1976 South Carolina Code of Laws
Updated through the end of the 2004 Session
DisclaimerThis statutory database is current through the 2004 Regular Session of the South Carolina General Assembly. Changes to the statutes enacted by the 2005 General Assembly, which will convene in January 2005, will be incorporated as soon as possible. Some changes enacted by the 2005 General Assembly may take immediate effect. The State of South Carolina and the South Carolina Legislative Council make no warranty as to the accuracy of the data, and users rely on the data entirely at their own risk.
Title 48 - Environmental Protection and Conservation
THE SOUTH CAROLINA CONSERVATION BANK ACT
SECTION 48-59-10. Short title.
This chapter may be cited as the "South Carolina Conservation Bank Act".
SECTION 48-59-20. Purpose.
The General Assembly finds that:
(1) South Carolina is experiencing rapid land development and economic growth which has benefited the state's people and economy, but has also led to the loss of forestlands, farmlands, wildlife habitats, outstanding natural areas, beaches and public areas for outdoor recreation; and has impacted the health of the state's streams, rivers, wetlands, estuaries, and bays, all of which impacts the quality of life of the state's current and future citizens and may jeopardize the well-being of the state's environment and economy if not addressed appropriately.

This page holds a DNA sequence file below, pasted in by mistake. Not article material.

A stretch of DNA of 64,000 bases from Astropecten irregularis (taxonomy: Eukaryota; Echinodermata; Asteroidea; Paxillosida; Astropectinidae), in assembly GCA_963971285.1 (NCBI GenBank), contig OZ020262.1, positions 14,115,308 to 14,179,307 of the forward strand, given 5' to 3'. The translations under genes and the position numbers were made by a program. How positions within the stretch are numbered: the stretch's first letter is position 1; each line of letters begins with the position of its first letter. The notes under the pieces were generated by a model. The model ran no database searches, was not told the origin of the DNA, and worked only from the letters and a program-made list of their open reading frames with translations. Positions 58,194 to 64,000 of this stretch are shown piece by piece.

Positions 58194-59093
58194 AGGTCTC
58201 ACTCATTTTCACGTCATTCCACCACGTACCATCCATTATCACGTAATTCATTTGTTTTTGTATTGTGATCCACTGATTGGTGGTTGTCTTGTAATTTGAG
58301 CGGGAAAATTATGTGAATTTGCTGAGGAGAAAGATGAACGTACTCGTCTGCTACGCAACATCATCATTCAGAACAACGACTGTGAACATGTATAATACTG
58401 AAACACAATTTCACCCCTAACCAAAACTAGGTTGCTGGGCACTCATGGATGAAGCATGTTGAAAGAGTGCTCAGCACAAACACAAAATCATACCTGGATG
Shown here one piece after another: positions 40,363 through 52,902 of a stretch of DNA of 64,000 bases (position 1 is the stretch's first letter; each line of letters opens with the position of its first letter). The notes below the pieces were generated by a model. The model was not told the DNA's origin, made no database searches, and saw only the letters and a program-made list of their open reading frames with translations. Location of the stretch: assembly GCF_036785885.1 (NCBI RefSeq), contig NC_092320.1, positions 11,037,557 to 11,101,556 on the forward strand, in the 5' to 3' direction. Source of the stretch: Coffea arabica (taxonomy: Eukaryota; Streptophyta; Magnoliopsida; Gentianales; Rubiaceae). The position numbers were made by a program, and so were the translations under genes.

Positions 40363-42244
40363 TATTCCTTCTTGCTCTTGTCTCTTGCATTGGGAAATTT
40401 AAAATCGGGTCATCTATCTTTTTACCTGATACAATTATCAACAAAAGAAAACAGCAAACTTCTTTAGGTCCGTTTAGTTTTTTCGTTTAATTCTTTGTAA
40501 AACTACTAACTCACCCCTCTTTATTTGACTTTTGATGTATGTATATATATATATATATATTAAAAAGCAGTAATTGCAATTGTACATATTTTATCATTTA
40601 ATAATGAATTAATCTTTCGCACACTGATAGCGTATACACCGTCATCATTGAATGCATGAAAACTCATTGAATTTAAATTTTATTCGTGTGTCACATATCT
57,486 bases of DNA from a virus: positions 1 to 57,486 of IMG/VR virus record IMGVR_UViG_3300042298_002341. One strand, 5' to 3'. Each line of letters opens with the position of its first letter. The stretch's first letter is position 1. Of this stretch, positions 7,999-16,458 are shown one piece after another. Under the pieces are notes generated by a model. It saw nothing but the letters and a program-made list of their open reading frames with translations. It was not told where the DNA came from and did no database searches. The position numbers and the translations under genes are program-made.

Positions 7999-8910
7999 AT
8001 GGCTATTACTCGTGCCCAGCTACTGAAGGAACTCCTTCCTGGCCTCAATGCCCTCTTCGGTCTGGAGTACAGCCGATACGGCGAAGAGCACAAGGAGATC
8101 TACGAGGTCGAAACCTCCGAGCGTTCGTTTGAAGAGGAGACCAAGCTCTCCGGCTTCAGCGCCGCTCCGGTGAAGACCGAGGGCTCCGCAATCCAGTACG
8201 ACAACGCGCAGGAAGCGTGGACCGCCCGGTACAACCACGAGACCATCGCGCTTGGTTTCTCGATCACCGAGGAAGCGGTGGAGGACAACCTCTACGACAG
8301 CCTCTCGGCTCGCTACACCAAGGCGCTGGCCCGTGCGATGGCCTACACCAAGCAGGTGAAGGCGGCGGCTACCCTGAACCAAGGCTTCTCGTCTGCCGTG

(2) This same rapid land development has also led to the loss of historical and archaeological sites that embody the heritage of human habitation in the State.
(3) Additionally, as urban areas expand and the separation of urban residents from open lands increases, there is a need to preserve greenways, open space, and parks in urban areas in order to promote balanced growth and promote the well-being and quality of life of our state's citizens.
(4) There is a critical need to fund the preservation of, and public access to, wildlife habitats, outstanding natural areas, sites of unique ecological significance, historical sites, forestlands, farmlands, watersheds, and open space, and urban parklands as an essential element in the orderly development of the State.